Buying A Fixer Upper Home With 203k Loans Versus Fix And Flip Loans

This BLOG On Buying A Fixer Upper Home Was UPDATED On July 4, 2017

The 2008 real estate market and credit market collapse has devastated millions of American homeowners throughout the country.

  • A substantial percentage of homeowners has lost all of the equity in their homes they have accumulated over the years.
  • Countless of others have their mortgage loan balances higher than the value of their homes.
  • Bankruptcies and foreclosures soared to historical record numbers.
  • Home values have tanked throughout the country.
  • Many residential homes are selling below the cost of building the home.
  • Fast forward five years, there still is ample inventory of homes that can be bought at bargain prices.
  • Many first time home buyers have expressed interest in buying a fixer upper home because they feel they will get much more for their money.

Buying A Fixer Upper Home: Think Budget!

Buying a fixer upper home is a great idea as long as the buyer know budget ahead of time.

  • On many cases with buying a fixer upper home, the estimate the homeowner gets and the actual cost of rehabbing the home can be quite different.
  • Homeowners run into extras from contractors and cost overruns.
  • Buying a fixer upper home can be disastrous as well. 
  • Homeowners should hire a competent home inspector and make sure you get a detailed report.
  • Many times homeowners do not realize that buying a fixer upper home can have major electrical, plumbing, and structural issues.

Do Research When Buying A Fixer Upper Home

Always get at least three bids from reputable contractors.

  • If one of the three contractors has a ridiculously low bid compared to the other two, find out why that bid is so low. 
  • Do not fall victim to a bait and switch where the contractor low balls just to get the job and later are stuck with paying thousands of dollars in extras. 
  • Always review the construction contract and write NO EXTRAS. 
  • Do not advance money to the contractor until work has progressed. 
  • Those with construction loan or a FHA 203k mortgage loan, an inspector will come out and see if the work has been done correctly before the lender advances the contractor funds.

Always Pull Proper Permits

Make sure contractor gets all of the proper building permits.

  • Structural, electrical, and plumbing work should be done by licensed professionals and needs to be thoroughly inspected before it is covered by drywall.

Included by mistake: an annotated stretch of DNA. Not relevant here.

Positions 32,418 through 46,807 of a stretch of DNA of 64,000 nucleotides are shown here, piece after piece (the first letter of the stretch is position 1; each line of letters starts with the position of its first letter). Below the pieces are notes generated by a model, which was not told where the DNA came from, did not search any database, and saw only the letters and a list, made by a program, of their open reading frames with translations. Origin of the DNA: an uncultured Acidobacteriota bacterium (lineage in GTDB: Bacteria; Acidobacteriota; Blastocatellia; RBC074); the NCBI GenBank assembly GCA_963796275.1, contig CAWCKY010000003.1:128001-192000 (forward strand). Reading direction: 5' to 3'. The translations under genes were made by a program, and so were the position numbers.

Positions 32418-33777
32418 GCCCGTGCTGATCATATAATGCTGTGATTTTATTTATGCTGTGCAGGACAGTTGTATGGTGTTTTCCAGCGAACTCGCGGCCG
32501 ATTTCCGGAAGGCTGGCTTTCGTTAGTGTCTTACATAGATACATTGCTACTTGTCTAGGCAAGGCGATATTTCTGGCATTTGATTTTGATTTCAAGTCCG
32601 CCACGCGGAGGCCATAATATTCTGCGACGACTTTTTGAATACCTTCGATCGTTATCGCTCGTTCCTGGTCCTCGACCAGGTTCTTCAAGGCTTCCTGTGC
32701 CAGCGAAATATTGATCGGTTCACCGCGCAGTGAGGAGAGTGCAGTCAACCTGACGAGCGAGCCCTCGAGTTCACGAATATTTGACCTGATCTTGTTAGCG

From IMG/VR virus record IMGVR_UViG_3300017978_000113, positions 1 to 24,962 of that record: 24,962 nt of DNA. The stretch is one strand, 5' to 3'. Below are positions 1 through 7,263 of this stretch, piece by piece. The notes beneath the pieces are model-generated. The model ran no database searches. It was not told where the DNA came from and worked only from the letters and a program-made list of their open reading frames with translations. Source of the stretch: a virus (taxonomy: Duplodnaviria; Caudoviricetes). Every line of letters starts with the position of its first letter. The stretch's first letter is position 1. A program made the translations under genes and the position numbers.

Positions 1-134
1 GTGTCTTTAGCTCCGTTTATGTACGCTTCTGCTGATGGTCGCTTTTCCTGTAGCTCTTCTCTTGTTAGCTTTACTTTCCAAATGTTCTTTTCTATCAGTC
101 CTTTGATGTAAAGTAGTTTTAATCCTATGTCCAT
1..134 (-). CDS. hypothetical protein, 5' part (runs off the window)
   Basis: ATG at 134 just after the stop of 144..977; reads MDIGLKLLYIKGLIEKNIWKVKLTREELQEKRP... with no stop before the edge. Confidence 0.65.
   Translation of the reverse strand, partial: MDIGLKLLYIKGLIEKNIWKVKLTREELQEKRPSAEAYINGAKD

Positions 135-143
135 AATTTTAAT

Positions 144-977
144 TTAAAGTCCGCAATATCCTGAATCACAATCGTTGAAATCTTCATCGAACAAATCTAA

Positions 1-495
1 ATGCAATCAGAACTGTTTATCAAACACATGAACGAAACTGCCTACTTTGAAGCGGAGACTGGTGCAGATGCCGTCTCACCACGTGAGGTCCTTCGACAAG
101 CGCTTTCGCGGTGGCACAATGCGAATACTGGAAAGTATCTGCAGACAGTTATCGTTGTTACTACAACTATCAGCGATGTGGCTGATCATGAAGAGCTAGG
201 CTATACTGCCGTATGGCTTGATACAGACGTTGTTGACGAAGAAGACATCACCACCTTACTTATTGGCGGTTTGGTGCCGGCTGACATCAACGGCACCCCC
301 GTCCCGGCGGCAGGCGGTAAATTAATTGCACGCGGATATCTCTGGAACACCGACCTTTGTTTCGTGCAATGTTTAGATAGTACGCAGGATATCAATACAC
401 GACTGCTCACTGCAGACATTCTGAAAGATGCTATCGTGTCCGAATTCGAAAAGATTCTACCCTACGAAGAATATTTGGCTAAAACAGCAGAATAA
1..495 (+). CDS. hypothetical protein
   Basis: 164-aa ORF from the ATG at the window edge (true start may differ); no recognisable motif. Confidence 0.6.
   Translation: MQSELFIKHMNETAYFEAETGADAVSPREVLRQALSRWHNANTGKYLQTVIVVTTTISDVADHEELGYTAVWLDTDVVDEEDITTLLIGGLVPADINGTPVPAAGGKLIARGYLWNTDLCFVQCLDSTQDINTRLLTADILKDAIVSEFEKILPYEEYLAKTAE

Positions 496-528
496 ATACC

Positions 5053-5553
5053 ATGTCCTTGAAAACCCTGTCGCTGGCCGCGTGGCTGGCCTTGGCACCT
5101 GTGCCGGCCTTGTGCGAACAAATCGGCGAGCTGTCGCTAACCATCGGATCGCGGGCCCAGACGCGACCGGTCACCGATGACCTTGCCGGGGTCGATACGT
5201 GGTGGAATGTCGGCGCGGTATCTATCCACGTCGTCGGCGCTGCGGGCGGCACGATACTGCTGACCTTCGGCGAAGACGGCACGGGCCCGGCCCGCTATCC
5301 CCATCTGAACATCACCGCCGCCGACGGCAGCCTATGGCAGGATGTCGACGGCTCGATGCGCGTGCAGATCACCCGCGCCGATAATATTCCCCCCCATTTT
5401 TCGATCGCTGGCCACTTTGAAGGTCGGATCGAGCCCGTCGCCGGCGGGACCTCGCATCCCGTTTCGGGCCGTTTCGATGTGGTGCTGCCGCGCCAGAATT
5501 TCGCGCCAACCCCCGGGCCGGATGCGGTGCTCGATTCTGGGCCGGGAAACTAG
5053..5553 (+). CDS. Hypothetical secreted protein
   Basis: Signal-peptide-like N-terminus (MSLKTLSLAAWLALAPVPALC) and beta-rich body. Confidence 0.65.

• Before giving contractor final payment, make sure home passes inspection by both private home inspector and the city inspector.
  • Make sure a certificate of occupancy is issued by the building inspector. 
  • Make sure all paperwork including architectural drawings, permits, copies of licenses from contractors and guarantee paperwork. 
  • These paperwork will probably be requested when it comes time to refinancing home or selling home.

Buying a fixer upper home can be fun and challenging.  Coordinate it right, it can be very profitable for the homeowner.

2017 Update Fix And Flip Rehab Loans

New loan programs for real estate investors is now available:

  • No doc fix flip rehab loans to real estate investors, real estate developers, property flippers, and consumers needing short term financing. 
  • Capital Network Group Inc. offers private money loans and hard money loans in all 50 states.
  • 20% down payment is required on all purchase hard money loan transactions and a 65% loan to value is required on all cash out refinance private money loan transactions. 

Related> House Flipping: Profitable?

Related> How do I qualify for a private loan?

Related> FHA 203k Loans: Rehab Loans

The information contained on Gustan Cho Associates website is for informational purposes only and is not an advertisement for products offered by The Gustan Cho Team @ Gustan Cho Associates or its affiliates. The views and opinions expressed herein are those of the author and/or guest writers of Gustan Cho Associates Mortgage & Real Estate Information Resource Center website and do not reflect the policy of Gustan Cho Associates Lenders Network, its officers, subsidiaries, parent, or affiliates.

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